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You have to be a little bit brave to enter our village horticultural show. 
It’s taken extremely seriously and is very well supported – there was disappointment that there had been a mere 200+ entries this year (in the wake of the abysmal summer and subsequent failure of even the most accomplished of local veg growers’ crops) – a shadow of last year’s 570 entries.
I chose this year (perhaps in anticipation of there being marginally less fierce competition than usual) to make my debut.
I didn’t win. Anything.

To be honest, with cucumbers like this to contend with – in early August! – it’s not really that surprising. I was congratulating myself the other day on the appearance of my second fruit: it has taken me a little while to get going with the cukes this year as planting them involved moving an entire greenhouse, so they were a little late off the starting blocks. Seeing this lot makes me realise just how late.

And as for the leeks… just look at these leeks!

And these are grown in people’s back yards, on their allotments, possibly in their greenhouses I suppose, but with no special facilities. I have, quite literally, no idea how you do that.

I was going to enter my onions – I have a fine crop of onions this year, at least – but I ran out of courage faced with this lot. As you can see, it’s not all about size: presentation counts for a lot, and these guys are pros.

However, with a little emergency work with the elastic bands at the last minute I did manage to get my shallots into presentable condition – and scored the triumph I am most proud of: a third!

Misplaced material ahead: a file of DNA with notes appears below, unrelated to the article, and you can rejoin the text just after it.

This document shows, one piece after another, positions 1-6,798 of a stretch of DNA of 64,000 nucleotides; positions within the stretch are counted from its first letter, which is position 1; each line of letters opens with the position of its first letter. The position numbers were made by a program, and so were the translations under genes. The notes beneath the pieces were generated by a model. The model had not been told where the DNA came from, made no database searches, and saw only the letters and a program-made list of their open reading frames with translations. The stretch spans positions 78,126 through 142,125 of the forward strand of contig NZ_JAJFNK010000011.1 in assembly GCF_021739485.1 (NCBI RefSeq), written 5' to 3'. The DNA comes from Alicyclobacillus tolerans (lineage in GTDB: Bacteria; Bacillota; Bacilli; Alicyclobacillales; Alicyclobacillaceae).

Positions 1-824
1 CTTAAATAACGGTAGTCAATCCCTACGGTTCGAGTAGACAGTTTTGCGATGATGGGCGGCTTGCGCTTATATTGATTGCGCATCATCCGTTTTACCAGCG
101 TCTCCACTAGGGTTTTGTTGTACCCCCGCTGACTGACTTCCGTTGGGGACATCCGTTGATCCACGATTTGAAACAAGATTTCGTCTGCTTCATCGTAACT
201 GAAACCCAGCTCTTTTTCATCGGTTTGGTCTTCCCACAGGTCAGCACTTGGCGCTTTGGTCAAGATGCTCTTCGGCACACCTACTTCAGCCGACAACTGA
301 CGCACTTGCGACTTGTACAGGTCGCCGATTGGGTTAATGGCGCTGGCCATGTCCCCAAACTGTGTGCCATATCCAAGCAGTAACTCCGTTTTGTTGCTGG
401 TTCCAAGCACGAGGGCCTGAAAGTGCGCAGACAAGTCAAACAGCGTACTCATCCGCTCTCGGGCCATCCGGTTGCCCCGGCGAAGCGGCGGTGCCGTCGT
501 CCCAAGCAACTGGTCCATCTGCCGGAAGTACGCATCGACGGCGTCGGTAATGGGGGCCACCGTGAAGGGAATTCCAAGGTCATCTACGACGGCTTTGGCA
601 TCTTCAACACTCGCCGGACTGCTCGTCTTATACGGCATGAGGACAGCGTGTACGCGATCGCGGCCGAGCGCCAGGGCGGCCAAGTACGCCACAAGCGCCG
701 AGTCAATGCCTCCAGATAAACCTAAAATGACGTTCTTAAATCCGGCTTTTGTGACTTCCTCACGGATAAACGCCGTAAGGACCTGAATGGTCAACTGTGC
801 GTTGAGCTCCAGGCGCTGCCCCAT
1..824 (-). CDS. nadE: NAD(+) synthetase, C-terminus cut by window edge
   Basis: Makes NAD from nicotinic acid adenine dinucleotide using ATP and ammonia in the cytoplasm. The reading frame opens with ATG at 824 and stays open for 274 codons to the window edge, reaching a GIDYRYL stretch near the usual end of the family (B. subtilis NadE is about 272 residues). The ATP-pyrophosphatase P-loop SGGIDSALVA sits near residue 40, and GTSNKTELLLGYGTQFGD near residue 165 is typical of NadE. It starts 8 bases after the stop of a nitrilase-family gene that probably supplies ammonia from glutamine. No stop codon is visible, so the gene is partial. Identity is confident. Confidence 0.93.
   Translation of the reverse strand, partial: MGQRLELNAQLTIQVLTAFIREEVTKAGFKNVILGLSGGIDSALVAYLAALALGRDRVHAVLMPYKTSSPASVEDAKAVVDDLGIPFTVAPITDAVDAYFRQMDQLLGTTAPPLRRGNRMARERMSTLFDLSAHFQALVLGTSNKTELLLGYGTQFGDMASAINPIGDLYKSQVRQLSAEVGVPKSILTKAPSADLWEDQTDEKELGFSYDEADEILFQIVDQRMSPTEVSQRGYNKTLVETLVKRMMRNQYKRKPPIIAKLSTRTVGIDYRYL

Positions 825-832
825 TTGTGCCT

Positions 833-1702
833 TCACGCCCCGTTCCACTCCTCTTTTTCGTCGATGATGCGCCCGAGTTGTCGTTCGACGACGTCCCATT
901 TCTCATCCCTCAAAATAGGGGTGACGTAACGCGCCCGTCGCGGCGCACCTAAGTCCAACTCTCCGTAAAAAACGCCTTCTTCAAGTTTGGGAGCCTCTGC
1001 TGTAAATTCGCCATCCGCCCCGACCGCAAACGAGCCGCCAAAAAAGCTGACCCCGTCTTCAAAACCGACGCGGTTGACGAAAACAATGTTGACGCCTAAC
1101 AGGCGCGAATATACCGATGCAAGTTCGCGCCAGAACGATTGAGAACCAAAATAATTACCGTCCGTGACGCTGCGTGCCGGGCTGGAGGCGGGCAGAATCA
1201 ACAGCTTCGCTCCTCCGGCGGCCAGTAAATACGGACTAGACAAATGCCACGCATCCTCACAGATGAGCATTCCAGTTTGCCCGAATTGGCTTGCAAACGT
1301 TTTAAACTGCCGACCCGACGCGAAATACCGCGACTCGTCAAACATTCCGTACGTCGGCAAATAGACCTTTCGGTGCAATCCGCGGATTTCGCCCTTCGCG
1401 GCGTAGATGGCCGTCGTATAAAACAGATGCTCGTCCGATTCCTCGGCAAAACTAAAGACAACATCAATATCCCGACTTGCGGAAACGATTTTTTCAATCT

Those are mine, on the blue plate. Next year I shall know better and have them beautifully laid out on a tray of dried sand like the seasoned exhibitor who won first prize: sometimes I think entering competitions like these is as much about learning what’s required as anything else.

My flowers were an absolute damp squib: I only entered two or three classes but drew a blank in all of them. I dare not take on the rose growers, or the chrysanth growers, or indeed the sweet pea exhibitors, all of whom had been doing it for far longer and with far more dedication than me. I simply bow to their superiority and admire.

I did think I’d have a chance with my ‘five sprigs of herb plants, all different’ – but I messed up by trying to be clever. My herbs were – to my eye – much bigger, healthier and generally more impressive than the other entries, so I had really high hopes of a first in that one. But I had decided to put in two different types of mint (I am building up quite a collection and they’re rudely healthy at the moment) – and that meant I was the dreaded ‘NAS’ (Not As Schedule) since they meant five different genera of herb plant. Bother.

You couldn’t help being impressed by the standard of exhibits: this was one of the floral art entries from our local and very talented florist. She’s almost impossible to beat – one of the few times I’ve been glad I’m no good at flower arranging and therefore have no incentive to put myself in for this sort of thing.

And of course there were the fun classes and the kids’ classes. The youngest was mighty chuffed to win a whole £2.50 for her friendship bracelet and handwriting entries (best not to mention the sock puppet). And oldest was doubly chuffed that her painting won a second prize against the grownups: she’s too old these days to enter the children’s classes.

Probably my favourite class in the whole thing, though, was class 111: an animal made from vegetables, in the 3-4 years age category. Don’t you just love this little guy?

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